A telescope turbocharger called ET has found its first planet outside the solar system, and something that looks like a suitcase in space is tracking possible faraway Earths, astronomers reported Wednesday.
These two small, relatively cheap instruments are part of a new wave of tools and techniques joining the accelerating race to find a world like ours that orbits a different star.
Scientists have detected more than 160 so-called extrasolar planets over the last decade. Most have been found by watching for a telltale wobble in the stars they orbit. None so far has been a perfect match for Earth in terms of the planet’s size and its distance from its star.
But the suitcase in space — Canada’s MOST satellite — trained its instruments on a star known to have a monster planet in its orbit, and watched for minute changes in the light emitted by the star, Jaymie Matthews of the University of British Columbia told reporters.
As the big planet went around a star called HD 209458, the light dimmed a bit, just as the light given off from a brightly lit building would dim slightly if a light were turned off in one window. MOST looked for subtle gravitational tugs that might indicate other smaller planets were also circling the star, but detected none.
“We expected that there might be Earth-mass planets here because the planet we know about is weird,” Matthews said at a meeting of the American Astronomical Society. “It’s too big for its mass, and one of the best theories to explain that was that it was being puffed out by the tidal influence of an Earth-mass planet in a nearby orbit. Unfortunately, that does not work.”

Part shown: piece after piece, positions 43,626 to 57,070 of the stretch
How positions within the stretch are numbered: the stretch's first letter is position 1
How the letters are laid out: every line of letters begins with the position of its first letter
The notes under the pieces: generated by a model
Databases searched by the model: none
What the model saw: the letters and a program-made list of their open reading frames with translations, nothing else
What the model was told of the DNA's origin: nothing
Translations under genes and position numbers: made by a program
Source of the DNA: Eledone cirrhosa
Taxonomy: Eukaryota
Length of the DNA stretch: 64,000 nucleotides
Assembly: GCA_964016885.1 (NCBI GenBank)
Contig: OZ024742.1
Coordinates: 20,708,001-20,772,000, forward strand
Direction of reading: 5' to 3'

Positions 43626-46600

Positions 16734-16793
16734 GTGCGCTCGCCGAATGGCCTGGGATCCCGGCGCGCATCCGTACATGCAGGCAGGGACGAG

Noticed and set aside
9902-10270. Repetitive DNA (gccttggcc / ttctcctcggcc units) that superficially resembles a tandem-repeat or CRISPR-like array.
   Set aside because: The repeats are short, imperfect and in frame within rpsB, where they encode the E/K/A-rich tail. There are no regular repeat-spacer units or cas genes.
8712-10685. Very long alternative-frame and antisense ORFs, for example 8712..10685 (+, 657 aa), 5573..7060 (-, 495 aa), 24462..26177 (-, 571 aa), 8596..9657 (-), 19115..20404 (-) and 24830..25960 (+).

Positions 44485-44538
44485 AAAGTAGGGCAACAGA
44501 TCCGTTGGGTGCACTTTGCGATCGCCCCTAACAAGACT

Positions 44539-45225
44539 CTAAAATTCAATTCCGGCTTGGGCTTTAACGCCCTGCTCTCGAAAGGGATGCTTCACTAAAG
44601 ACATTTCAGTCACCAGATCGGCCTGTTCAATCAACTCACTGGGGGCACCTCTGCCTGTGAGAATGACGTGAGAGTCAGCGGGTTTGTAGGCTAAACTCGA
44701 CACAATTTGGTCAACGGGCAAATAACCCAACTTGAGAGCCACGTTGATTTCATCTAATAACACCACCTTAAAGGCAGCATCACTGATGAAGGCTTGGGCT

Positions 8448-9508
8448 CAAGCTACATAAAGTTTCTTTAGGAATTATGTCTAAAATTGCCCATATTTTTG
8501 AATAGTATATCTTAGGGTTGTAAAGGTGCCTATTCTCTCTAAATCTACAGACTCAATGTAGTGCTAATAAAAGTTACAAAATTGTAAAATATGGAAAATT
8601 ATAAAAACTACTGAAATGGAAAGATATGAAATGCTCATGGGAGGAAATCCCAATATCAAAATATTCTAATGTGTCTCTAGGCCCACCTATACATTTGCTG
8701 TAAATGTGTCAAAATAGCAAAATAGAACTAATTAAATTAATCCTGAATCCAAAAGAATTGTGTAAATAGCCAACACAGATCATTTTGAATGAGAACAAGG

ET detects alien world
Ruling out an Earth-mass planet around this star is a first step by MOST toward actually finding one. But it will not be alone in the search for habitable planets: A French mission called COROT is set to launch this year, and a NASA mission called Kepler is expected to launch in 2008.
For now, the search continues for extrasolar planets of any mass, and astronomers announced Wednesday that they have detected one using a small instrument called ET, short for Exoplanet Tracker.
The new planet is located about 100 light-years away in the constellation Virgo. A light-year is about 6 trillion miles (10 trillion kilometers), the distance light travels in a year.
ET, which cost about $200,000 to develop and weighs about 150 pounds (70 kilograms), acts to boost the power of telescopes searching for planets outside our solar system, said Jian Ge of the University of Florida.
At this point, ET is being used to search for planets only around one star at a time, but Ge said it could look around multiple stars simultaneously, and his team is working on a version that would be able to survey as many as 100 stars at the same time.
“We hope to search hundreds of thousands of stars in the next decade, for about 10,000 planets,” Ge said.